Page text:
Reasons You May Be Suffering from Career Burnout


Did you ever feel like you are at the dead end of your career? Or Have you ever lost your passion for the field which was exciting for you once? Then you are not alone. Anxiety and stress are on the rise in society due in large part for increasing Job dissatisfaction, pressure and finally burnout.

You aren’t alone.

The trend is very specially prevalent amongst certain demographics; an increasing number of millennial women, for example feel burned out while they turn 30 years of age. High pressure jobs such as investment banking or journalism of course experience high turnover rates due to burnout.

Overextension almost always leads to burnout.

So you have a reasonfor increasing trend and what could be done about it?


Burnout is not a condition diagnosable. Instead, it is a subjective feeling which is linked up with a number of psychology, and at times physiological issues. In general term, burnout refers to people who feel disinterested, demoralised or unable to continue in their line of work, and is characterised by the following Symptoms:

. Immune disorders

. Heart disease

. Weight gain or weight loss

. Depression

. Strong, recurring desires to quit or change professions

. Tiredness and sleep deprivation

. Excessive stress and anxiety, especially in a work-related context

. Increased frustration at work

. Loss of interest or passion for work

So why are more people feeling this way?


The internet is wonderful. It provides with a constant, instant connection to practically everyone in the world. We can communicate with each other at any point of time, and we probably receive notifications as soon as someone sends us something new.

Full-time employees in the US work an average of 47 hours, almost a full weekday longer than the 40-hour standard put in place more than a century ago.

There’s a dark side to this convenient technology, however. We’ve grown less patient, more demanding of instant responses, and more willing to carry our work into non-working hours. Multiple studies have confirmed fast, borderline unhealthy email response times; one study found that 50% of email recipients respond within 2 hours, and another found the most common response time to be 2 minutes — and those include emails sent late at night or on weekends.

Customer expectations for email response times are also increasing steadily, year over year, putting more pressure on employees to be available for their jobs 24-7. Because it’s harder to truly break away from the office, employees don’t get the chance to decompress. Instead, they’re constantly bombarded with job-related tasks and stress.

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The “9 to 5” workday was a revolutionary idea for its time, and cut back on excessive hours to what was then a reasonable 40-hour workweek. Other countries, in an effort to increase productivity, happiness and time for familial responsibilities, have dramatically shortened this; for example, people in the Netherlands work an average of about 29 hours a week, with an adjusted average salary of $47,000.

Full-time employees in the United States, on the other hand, work an average of almost 47 hours almost a full weekday longer than the 40-hour standard put in place more than a century ago. In fact, 18 percent of survey responders claim they work 60 hours a week or more on a consistent basis.


Corporate expectations and societal pressures are also increasing the frequency of burnout. Millennials, who are experiencing higher rates of burnout than other generations, are seeing unemployment rates of near about double the national average. There are conflicting viewpoints on why this is the case, but any millennial who finds themselves able to land a job is inclined to do whatever it takes to keep it — meaning complying with demand for extended hours, working through weekends, and never saying no to a request. Overextension always leads to burnout.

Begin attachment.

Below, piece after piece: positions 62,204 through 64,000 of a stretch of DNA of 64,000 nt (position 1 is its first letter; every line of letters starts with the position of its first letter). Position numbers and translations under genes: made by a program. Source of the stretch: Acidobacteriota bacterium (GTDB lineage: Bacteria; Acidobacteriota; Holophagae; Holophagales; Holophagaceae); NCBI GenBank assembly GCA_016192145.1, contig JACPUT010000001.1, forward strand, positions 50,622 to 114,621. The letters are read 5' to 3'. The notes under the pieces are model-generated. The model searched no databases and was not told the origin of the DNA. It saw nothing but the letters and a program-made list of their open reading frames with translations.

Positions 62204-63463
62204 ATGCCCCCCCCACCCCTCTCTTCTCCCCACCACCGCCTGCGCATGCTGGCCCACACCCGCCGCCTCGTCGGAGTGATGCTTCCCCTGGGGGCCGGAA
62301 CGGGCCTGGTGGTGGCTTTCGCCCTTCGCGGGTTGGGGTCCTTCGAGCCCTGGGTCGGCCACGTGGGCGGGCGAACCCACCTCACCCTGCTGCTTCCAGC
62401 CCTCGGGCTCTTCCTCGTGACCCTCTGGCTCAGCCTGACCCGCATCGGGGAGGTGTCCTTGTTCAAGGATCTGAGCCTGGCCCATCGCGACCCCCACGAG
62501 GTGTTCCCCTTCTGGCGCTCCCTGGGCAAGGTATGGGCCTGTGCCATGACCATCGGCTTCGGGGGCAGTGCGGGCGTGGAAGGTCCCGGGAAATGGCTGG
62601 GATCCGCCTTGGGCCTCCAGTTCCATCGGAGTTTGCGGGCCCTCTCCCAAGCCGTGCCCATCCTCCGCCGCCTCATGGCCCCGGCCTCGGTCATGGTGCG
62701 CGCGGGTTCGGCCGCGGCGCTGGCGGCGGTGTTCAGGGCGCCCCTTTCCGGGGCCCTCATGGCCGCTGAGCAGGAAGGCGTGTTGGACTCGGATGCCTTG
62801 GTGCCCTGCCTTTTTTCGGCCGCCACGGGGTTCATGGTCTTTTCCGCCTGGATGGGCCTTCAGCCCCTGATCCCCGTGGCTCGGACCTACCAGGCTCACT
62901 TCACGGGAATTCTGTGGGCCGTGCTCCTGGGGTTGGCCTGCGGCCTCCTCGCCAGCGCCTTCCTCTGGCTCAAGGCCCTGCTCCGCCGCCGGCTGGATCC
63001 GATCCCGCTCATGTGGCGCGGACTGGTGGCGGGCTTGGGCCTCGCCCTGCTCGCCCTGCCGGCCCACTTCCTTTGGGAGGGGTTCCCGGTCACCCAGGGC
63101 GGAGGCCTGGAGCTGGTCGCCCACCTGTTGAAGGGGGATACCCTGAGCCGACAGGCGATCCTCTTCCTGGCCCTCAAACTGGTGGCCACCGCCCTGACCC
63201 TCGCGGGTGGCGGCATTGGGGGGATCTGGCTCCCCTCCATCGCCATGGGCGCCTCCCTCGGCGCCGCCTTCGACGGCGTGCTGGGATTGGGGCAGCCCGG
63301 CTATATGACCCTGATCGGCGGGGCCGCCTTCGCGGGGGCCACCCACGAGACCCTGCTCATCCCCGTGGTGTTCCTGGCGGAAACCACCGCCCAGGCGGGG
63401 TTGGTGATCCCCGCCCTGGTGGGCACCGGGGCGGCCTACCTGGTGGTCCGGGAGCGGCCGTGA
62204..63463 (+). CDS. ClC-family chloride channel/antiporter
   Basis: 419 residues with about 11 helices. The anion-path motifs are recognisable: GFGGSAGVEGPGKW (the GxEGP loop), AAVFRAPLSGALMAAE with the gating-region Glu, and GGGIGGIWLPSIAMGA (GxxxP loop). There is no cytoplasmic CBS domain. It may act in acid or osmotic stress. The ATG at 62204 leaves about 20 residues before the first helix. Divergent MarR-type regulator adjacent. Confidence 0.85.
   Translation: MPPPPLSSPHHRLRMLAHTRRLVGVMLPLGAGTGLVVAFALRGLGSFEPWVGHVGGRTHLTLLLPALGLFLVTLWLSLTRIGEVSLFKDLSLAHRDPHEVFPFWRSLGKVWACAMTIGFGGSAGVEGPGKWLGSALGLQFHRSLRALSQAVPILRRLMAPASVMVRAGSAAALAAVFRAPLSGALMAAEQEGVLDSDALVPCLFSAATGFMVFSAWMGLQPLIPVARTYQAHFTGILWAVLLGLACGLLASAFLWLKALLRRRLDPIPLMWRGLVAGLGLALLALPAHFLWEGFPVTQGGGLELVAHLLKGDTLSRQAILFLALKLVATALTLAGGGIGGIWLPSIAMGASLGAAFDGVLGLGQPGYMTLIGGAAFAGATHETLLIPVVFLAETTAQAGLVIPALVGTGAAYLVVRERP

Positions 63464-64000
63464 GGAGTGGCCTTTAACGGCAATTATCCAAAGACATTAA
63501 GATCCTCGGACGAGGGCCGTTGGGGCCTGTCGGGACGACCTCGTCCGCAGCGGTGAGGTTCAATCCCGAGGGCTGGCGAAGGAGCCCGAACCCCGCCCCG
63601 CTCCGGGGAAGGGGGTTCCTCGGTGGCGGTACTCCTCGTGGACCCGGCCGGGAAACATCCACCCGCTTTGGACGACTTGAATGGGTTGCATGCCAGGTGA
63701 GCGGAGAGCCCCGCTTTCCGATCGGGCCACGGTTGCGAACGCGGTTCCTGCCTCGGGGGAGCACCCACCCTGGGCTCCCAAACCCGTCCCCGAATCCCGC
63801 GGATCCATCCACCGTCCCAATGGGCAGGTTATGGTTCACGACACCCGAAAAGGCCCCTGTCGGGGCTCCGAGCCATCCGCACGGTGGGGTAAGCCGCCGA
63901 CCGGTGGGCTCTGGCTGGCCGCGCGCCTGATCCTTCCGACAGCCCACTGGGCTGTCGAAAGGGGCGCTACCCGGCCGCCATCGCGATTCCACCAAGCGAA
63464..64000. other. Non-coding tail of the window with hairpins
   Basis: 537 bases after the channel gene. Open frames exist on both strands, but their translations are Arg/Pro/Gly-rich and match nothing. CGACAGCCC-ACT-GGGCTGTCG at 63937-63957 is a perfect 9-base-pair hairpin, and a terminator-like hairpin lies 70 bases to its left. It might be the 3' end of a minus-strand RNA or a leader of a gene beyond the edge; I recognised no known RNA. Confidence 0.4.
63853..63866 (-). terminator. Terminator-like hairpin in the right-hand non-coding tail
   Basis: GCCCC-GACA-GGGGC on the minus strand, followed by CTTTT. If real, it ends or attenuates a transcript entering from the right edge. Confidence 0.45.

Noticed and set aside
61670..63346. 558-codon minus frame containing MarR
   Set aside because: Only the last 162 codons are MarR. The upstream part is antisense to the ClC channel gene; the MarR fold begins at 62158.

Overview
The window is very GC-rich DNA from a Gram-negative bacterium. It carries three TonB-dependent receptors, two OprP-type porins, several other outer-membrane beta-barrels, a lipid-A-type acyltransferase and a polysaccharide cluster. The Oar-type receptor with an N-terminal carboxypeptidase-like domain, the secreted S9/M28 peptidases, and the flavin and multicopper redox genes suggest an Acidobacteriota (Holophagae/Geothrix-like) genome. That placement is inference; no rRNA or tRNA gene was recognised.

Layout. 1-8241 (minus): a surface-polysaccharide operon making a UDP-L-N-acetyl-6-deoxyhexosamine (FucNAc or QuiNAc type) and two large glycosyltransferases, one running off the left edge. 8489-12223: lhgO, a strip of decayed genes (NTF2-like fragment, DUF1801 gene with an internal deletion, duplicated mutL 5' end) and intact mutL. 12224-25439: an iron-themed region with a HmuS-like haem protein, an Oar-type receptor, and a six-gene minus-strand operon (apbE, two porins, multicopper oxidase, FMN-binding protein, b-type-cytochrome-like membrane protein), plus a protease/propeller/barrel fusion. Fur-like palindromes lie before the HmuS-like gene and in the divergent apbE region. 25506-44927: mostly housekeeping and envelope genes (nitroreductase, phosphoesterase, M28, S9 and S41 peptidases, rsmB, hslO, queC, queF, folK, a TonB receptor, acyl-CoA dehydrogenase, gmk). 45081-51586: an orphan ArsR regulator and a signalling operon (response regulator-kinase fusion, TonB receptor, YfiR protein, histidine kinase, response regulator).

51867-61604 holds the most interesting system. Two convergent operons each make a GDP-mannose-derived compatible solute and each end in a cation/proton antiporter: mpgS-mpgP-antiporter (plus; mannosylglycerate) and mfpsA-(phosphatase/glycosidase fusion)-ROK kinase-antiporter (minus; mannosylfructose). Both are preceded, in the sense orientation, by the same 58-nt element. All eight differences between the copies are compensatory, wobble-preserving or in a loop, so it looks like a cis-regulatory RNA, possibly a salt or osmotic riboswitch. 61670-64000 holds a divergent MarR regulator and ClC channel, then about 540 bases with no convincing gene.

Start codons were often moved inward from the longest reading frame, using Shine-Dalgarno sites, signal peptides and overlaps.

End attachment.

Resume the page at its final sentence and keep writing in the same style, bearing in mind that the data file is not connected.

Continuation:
We also find ourselves naturally drawn to professions that are expected to be fulfilling, rather than professions that actually are fulfilling. Careers in the medical field are glamorized as respectable, helpful, and with high income earning potential, yet physicians are few of the most dissatisfied workers in the nation.


So what can we do to prevent burnout, in our lives and the lives of our employees and coworkers?

These solutions could be a start:

• Set firm “dark” hours. Responding to an email within 24 hours is plenty; if there’s a genuine emergency, someone can call you. Set firm “dark” hours where you refuse to do work or check email unless absolutely necessary. Give yourself the mental break you need to stay healthy.

• Be reasonable with overtime. There’s nothing wrong with working more than 40 hours in a week to finish up a project, but when you’re working 50 hours a week or more consistently, something has to give. Be reasonable with the overtime hours you work.

• Reset your expectations. You’re in charge of your professional path — no one else. Don’t buy into other people’s expectations for where and how you work, or what work will be fulfilling to you. Set your own expectations and goals.

• Don’t be afraid to leave. If you aren’t satisfied with your work, sticking around probably isn’t going to increase your satisfaction. The fear of the unknown can be intimidating, but your health is more important than a steady paycheck. Don’t be afraid to make a career switch; it’s more common than you might think.

Burnout can be devastating, but it is not simple, and no simple solution will be enough to prevent it from manifesting in everybody. Know yourself, be aware of what you need to feel fulfilled in your line of work and proactively acknowledge the signs of burnout before it gets the better of you. The sooner you notice these signs, the sooner you can fight against them.

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